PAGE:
In order to get the world’s top scientific minds to take on the world’s deadliest diseases, in 2003 our foundation launched “The Grand Challenges in Global Health.” We asked top researchers to tell us which breakthroughs could help solve the most critical health problems in the developing world. Scientists from more than 80 countries sent in thousands of pages of ideas, which led to 14 specific Grand Challenges in Global Health. Once we published these challenges, more than 10,000 scientists from over 70 countries submitted proposals for research. They included ideas such as vaccines that don’t need refrigeration, handheld microdevices that health workers can use with minimal training to detect life-threatening fevers, and drugs that can attack diseases that hide from the immune system. The quality of the ideas and the volume of the response showed us that when scientists are given a chance to study questions that could save millions of lives—they flock to it. We were so taken with the response that today we are announcing an increase of our commitment to these Grand Challenges from 200 million dollars to 450 million dollars.
I am optimistic. I’m convinced that we will see more groundbreaking scientific advances for health in the developing world in the next ten years than we have seen in the last fifty.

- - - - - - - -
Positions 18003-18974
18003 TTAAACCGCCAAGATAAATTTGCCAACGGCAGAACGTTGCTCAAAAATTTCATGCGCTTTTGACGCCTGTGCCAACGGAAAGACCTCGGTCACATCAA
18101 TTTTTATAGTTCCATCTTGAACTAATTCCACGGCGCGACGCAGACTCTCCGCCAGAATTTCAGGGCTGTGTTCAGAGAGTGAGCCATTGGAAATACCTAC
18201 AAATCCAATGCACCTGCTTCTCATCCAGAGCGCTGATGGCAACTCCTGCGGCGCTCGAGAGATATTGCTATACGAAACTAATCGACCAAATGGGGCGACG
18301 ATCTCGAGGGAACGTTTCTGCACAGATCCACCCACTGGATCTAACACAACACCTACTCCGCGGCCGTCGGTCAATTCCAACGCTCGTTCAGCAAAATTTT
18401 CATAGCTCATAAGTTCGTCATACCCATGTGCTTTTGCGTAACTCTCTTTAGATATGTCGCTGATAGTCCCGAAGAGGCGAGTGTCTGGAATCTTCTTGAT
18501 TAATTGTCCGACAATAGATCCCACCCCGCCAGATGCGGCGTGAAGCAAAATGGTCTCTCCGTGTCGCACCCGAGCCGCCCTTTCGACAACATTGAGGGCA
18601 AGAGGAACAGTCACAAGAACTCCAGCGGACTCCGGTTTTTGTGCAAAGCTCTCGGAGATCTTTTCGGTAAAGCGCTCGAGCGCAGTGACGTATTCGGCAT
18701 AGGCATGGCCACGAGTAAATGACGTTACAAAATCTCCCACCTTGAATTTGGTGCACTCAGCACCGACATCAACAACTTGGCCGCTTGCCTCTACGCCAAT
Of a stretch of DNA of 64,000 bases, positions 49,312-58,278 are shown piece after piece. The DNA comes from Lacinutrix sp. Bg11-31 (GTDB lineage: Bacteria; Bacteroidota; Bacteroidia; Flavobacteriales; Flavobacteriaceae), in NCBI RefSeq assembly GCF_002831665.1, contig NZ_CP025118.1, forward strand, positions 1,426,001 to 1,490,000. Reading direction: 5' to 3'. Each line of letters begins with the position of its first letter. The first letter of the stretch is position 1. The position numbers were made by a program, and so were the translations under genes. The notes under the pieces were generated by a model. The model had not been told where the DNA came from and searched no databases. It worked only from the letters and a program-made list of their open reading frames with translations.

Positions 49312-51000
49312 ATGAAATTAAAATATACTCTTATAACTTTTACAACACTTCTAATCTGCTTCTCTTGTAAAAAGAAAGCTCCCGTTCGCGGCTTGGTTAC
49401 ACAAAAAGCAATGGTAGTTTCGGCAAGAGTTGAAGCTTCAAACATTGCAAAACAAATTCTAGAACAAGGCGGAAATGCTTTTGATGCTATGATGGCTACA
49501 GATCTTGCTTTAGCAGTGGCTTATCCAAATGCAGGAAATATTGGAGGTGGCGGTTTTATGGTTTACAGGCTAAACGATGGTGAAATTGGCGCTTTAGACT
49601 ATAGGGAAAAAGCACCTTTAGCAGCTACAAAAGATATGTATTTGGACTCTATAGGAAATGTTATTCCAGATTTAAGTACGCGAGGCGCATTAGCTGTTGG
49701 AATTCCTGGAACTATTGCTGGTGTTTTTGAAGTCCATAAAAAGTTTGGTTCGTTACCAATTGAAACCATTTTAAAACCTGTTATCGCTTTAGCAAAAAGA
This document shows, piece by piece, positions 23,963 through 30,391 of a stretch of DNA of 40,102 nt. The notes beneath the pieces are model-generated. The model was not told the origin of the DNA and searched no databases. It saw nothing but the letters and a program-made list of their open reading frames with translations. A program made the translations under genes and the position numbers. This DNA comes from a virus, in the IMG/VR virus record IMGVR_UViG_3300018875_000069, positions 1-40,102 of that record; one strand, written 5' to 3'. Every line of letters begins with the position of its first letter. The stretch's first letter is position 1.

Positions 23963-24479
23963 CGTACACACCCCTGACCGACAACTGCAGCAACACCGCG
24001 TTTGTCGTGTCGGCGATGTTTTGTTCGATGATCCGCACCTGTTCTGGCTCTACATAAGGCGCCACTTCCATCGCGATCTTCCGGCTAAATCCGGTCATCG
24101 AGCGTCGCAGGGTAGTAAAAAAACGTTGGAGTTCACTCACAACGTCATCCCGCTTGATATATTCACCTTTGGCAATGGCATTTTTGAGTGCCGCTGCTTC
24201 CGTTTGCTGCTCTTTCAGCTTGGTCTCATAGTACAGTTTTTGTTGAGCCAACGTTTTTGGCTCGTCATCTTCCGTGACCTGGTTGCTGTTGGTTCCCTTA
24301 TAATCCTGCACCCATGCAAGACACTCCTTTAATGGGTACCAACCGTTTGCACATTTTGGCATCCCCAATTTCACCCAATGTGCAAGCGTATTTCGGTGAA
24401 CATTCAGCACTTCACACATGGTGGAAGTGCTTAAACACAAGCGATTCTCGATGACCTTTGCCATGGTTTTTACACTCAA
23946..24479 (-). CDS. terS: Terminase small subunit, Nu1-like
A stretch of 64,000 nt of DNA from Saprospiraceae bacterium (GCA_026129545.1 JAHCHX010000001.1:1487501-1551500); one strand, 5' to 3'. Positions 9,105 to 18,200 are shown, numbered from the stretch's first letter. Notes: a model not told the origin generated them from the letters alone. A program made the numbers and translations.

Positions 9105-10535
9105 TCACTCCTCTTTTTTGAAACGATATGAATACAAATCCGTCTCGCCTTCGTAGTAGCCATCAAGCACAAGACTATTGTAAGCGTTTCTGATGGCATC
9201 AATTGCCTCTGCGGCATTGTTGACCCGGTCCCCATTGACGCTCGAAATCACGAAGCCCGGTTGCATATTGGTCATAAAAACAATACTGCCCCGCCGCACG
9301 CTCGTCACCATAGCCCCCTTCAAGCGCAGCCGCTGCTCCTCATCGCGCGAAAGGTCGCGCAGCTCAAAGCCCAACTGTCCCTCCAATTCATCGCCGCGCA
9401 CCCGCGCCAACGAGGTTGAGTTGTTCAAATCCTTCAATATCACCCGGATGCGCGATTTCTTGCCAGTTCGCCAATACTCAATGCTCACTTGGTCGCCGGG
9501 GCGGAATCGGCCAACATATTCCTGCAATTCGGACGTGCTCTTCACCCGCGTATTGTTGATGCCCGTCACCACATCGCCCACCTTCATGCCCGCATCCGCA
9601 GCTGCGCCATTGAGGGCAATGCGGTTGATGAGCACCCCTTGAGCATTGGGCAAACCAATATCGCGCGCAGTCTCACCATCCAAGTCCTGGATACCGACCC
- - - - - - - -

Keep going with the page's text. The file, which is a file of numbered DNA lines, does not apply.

We’re already seeing it...
We’re seeing today a new, safe, cheap drug for visceral leishmaniasis, a disease that kills more than a quarter of a million people a year.
We’ve seen a demonstration this past year that we have a single vaccine for pneumonia that could reduce all deaths in Africa by 15 percent.
We are seeing older malaria drugs make way for new, more effective drugs—including new drug combinations that are extremely effective with only 3 days treatment.
We’ve seen a malaria vaccine in trials last year that showed promise of preventing severe malaria. This year it will move to the biggest malaria vaccine field study ever.
This is the first solid scientific evidence in history that a malaria vaccine for young children is possible.
We’ve made progress this year toward the first new drug for sleeping sickness in 50 years—an oral drug that was 100 percent effective and showed no toxicity in phase two trials.
One of our most daunting challenges is to create an effective vaccine to prevent HIV/AIDS. Some of the world’s top scientific minds are working on this challenge, but many of the researchers are isolated, under pressure for immediate results, and unaware of their colleagues’ discoveries.
Fortunately, over the past two years the global scientific community has come together under the HIV Vaccine Enterprise to coordinate AIDS vaccine research under one strategy—to help eliminate duplication, identify the gaps, and maximize the synergy from so many brilliant minds. There is a new energy around this global HIV Vaccine Enterprise, and our foundation has recently announced 400 million dollars in new funds to implement critical parts of this plan. It is time that the energy and commitment to find an HIV vaccine matched the magnitude of the pandemic.